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As Black Leaders Accept Apology of SAE Frat Member, Is This Part of Growing Trend?

levi pettitThis week is apparently the Black American Forgiveness Tour, featuring Black folks forgiving white people for despicable acts committed in the name of ugliness and racism.

The latest is the case of Levi Pettit, one of the leaders of the University of Oklahoma fraternity members recorded participating in a gusty rendition of a racist chant about the fraternity’s pride that it will never have a “ni**er” member. Pettit was expelled from Oklahoma and the Sigma Alpha Epsilon chapter was shut down.

But Pettit made a public spectacle of his apparent contrition, stepping before microphones yesterday in Oklahoma City to tell the world how “deeply sorry” he was.

This came just a few days after Mo’ne Davis asked Bloomsburg University to reinstate baseball player Joey Casselberry after he got kicked off the baseball team for calling her a “slut” in a tweet. The university refused to reinstate him.

And of course there’s the rapper/actor Common, who painfully offered that racism could be ended if Black people could “forget about the past” and extend a “hand in love” to white people.

While some Black people were moved by these examples of the big, forgiving hearts that many Black people possess, others noted that apologies are too easy, too motivated by self-interest.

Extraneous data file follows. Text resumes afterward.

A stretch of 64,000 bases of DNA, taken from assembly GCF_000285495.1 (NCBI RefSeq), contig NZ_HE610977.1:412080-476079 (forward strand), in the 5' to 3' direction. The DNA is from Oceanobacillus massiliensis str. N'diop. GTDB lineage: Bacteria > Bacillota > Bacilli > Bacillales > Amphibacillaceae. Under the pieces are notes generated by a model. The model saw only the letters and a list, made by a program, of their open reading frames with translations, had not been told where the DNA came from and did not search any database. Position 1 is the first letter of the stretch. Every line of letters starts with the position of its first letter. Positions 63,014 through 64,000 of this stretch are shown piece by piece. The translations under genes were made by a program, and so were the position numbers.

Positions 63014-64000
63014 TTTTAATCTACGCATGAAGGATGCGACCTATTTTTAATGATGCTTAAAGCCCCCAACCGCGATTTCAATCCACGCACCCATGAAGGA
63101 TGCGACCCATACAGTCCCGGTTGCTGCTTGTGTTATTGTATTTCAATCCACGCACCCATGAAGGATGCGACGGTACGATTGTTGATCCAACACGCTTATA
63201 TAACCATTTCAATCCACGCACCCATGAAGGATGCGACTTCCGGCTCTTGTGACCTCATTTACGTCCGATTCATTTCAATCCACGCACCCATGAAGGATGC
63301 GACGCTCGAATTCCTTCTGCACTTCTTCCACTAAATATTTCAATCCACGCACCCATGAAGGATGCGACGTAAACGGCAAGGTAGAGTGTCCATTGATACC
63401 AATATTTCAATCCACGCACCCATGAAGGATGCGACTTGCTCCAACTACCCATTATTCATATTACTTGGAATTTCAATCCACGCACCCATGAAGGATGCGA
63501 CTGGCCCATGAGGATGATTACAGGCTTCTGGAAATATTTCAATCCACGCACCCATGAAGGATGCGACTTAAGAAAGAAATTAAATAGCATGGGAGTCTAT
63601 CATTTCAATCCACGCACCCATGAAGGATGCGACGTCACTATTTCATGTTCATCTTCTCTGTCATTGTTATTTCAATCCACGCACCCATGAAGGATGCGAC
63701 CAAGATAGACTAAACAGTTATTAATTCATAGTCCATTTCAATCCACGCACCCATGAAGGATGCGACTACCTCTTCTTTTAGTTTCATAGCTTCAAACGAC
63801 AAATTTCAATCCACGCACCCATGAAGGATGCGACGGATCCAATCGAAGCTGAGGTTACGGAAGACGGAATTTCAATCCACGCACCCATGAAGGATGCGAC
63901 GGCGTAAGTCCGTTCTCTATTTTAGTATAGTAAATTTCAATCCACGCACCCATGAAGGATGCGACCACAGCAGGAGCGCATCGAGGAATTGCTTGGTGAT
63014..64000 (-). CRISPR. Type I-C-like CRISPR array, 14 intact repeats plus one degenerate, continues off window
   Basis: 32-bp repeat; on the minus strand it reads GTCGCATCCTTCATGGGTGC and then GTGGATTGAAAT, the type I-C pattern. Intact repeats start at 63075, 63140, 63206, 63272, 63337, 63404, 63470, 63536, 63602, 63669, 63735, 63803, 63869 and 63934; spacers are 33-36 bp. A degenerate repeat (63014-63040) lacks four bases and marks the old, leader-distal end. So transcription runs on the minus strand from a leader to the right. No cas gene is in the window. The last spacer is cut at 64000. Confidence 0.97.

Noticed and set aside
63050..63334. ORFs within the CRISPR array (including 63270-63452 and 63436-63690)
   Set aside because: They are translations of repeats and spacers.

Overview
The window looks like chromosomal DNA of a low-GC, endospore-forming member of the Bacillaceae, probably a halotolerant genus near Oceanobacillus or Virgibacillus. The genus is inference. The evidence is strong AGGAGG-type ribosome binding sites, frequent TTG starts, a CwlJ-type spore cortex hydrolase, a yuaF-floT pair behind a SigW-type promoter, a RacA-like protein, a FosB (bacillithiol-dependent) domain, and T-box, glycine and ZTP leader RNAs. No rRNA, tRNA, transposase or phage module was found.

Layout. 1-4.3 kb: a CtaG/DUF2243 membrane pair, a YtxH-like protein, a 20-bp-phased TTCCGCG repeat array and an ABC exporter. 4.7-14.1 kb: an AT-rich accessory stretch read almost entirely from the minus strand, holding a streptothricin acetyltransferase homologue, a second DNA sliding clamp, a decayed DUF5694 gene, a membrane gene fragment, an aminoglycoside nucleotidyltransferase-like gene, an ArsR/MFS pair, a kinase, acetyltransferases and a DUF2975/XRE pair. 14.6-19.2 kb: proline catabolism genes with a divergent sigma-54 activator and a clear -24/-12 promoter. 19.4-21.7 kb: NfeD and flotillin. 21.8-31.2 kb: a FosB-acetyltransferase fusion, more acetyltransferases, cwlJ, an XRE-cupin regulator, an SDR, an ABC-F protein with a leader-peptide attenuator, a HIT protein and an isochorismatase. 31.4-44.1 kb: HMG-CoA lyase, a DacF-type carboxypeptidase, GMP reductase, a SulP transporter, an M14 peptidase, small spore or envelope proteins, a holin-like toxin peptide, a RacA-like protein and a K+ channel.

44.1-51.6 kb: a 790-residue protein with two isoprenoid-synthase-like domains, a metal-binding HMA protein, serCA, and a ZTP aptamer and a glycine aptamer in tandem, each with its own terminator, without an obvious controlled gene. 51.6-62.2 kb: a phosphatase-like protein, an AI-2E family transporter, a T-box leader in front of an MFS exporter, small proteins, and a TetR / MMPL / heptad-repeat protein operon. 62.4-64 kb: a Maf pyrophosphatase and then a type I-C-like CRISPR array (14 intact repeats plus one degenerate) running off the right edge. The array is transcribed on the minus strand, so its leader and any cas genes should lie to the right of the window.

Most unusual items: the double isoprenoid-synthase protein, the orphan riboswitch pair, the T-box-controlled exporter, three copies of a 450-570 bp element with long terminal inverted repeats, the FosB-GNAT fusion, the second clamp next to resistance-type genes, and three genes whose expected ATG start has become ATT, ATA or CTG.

It appears that centuries of living in the middle of racial terrorism has trained African-Americans to quickly accept any gestures toward apology or contrition on the part of whites because they seem to come so rarely.

In Oklahoma, Pettit stood by himself in front of a row of his Black elders, ready to lend their moral support.

“I am sorry, deeply sorry,” Pettit told reporters. “I’m so sorry for all the pain that I caused. Although I don’t deserve it, I want to ask for your forgiveness.”

“I will be deeply sorry and deeply ashamed for what I have done for the rest of my life,” he said.

He said the incident—which featured Pettit and his frat brothers singing a chant they had obviously sung often enough to memorize—was a “tragic failure with far-reaching consequences.” He said he will spend the rest of his life trying to make amends for the chant.

Pettit said the meeting with members of the Black community has allowed him to fully understand the hurtful nature of his past words.

“I knew they were wrong, but I never knew how wrong or why they were wrong, and the people I have met with have opened my eyes,” he said.

State Senator Anastasia Pittman said she and the other Black community leaders that met with him accepted his apology.

“We have heard the sentiments of Levi Pettit and his family and we want to receive those sentiments,” she said.

Isaac Hill, president of the OU Black Student Association, also accepted Pettit’s “sincere apology.”

“I hope we can use this as a teachable moment,” he said.



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